September 05, 2007

Rock merges with religion in 'U2charist' - Longview News-Journal

By RANDY ROSS
Wednesday, September 05, 2007

It's where rock 'n' roll meets traditional worship.

Between a flashy slideshow and blaring rock music, a group of about 200 Christians took communion Tuesday night at LeTourneau University's S.E. Belcher Jr. Chapel and Performance Center as part of "U2charist," a Eucharist service featuring the music of the rock band U2.

Matt Walker and Ruby Outlaw were among the many students who came to the service out of curiosity.

Walker, 19, is a sophomore flight science student, and Outlaw, 17, is a high school senior from Temple visiting the Christian school. The pair saw the pamphlet and did not know what a "U2charist" was, Outlaw said.

Outlaw was all smiles as she talked about the service. She said it took the normal message of Christian communion and presented it in a new way. Walker said he enjoyed the way the service alternated between U2's music and readings from the Bible or brief thoughts from speakers.

Neither was familiar with the music of U2, but both appeared to be enjoying the music, as hand-in-hand, the couple nodded their heads to the music.

The Rev. Jim Watson of St. Michael and All Angels' Episcopal Church and professor of English at LeTourneau University, led the service, reciting from the Anglican Book of Common Prayer between songs. Watson said the Eucharist service was a celebration of Christian community around a fellowship of believers.

"This one is unique because Bono is here in spirit," Watson said with a smile.

Bono, lead singer of U2, gave the Episcopal church the opportunity to use the band's music during the traditionally liturgical service. Harold Carl, university chaplain, said Bono is a Christian who writes songs with spiritual themes. As a part of the service, churches are required to take a collection for human rights causes, Carl said. This service took a collection for the Longview chapter of Habitat for Humanity.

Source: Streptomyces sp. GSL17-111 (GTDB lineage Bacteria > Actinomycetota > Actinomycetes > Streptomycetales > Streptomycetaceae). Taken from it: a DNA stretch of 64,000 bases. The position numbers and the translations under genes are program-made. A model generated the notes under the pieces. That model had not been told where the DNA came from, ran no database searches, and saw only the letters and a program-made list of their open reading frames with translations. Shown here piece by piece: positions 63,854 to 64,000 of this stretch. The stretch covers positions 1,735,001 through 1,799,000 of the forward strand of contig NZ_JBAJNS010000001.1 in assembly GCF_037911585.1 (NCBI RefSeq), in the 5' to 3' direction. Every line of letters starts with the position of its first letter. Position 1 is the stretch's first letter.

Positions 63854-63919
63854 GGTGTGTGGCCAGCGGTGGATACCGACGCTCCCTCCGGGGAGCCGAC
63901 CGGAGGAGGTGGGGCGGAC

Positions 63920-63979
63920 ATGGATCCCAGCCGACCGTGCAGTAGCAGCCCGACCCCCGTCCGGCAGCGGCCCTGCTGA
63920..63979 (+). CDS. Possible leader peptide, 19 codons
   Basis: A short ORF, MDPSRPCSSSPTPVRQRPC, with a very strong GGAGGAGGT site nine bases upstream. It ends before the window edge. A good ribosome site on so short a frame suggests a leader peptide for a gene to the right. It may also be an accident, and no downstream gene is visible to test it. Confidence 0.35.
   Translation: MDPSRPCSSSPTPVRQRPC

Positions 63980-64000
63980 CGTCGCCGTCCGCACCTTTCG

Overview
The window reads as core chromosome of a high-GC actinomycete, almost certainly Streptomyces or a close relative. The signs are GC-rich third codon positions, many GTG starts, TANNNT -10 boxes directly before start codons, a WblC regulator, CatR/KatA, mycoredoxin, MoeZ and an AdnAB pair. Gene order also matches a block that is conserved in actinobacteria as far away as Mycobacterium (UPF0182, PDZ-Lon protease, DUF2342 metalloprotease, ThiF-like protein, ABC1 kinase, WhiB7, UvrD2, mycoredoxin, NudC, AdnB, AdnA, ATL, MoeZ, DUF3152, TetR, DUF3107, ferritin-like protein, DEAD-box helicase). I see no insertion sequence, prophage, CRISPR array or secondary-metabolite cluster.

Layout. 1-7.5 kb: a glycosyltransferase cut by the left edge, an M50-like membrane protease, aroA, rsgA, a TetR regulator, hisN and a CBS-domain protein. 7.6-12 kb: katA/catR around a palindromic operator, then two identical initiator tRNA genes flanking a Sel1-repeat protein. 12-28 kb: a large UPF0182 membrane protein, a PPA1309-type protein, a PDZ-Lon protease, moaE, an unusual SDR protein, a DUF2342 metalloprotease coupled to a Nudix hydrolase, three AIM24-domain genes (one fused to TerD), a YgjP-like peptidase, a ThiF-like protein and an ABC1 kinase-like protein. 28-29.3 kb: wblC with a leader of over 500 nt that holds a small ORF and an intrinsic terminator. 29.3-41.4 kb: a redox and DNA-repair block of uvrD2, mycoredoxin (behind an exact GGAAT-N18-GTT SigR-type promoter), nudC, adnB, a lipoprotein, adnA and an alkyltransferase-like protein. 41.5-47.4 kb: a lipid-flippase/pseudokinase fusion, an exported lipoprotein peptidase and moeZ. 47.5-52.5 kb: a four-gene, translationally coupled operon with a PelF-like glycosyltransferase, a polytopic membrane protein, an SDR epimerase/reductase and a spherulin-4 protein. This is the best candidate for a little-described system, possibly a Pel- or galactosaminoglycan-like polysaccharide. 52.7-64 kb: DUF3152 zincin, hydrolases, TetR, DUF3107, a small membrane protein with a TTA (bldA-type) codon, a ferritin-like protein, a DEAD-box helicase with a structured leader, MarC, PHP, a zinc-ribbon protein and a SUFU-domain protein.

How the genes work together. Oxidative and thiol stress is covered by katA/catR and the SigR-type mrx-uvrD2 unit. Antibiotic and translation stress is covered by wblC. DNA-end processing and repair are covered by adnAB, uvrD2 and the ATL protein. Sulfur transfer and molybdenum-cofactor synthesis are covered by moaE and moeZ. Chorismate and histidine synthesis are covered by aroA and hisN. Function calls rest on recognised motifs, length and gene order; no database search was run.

Many students are identifying with Bono's message, and many now see ministry as a way not only to evangelize but also to meet the needs of the world, Watson said. The service was a way to introduce students and other people in the community to a new way of worship, he said.

Students in attendance appeared interested in what they saw and heard. Most students sat in rapt attention as they watched religious images interspersed with global photographs and U2 lyrics.

"It's a very unique approach," Outlaw noted between songs.

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September 5, 2007 in U2charist in the news | Permalink | Comments (0)

July 09, 2007

U2charist Coming to Christ Church - Christ Church Anchor

"A Multimedia Rock Concert Meets the Eucharist"

February 2007

By Richard Belshaw

At 5:00 in the afternoon on Sunday, March 11, Christ Church will do something it has never done before: host a U2charist. A what???

A U2charist is, for all those familiar with the music of the Irish rock band U2, essentially what it says it is - a Eucharist with U2 music. The actual band will not be in attendance - they comprise, after all, four of the world's most popular musicians - but their music and message will be; listened to, sung, chanted, danced to, and accompanied (at times) by other musicians.

Think of it as "multimedia rock concert meets Eucharist" -- informality, dancing, clapping, and movement in the aisles as well as the pews are not only encouraged, but assumed. The music, loud and emotional, demands ecstatic response which the Eucharist by its very nature is only too
happy to reciprocate. The result is a unique spiritual experience -- a new way of being together, worshipping together, and proclaiming the Gospel.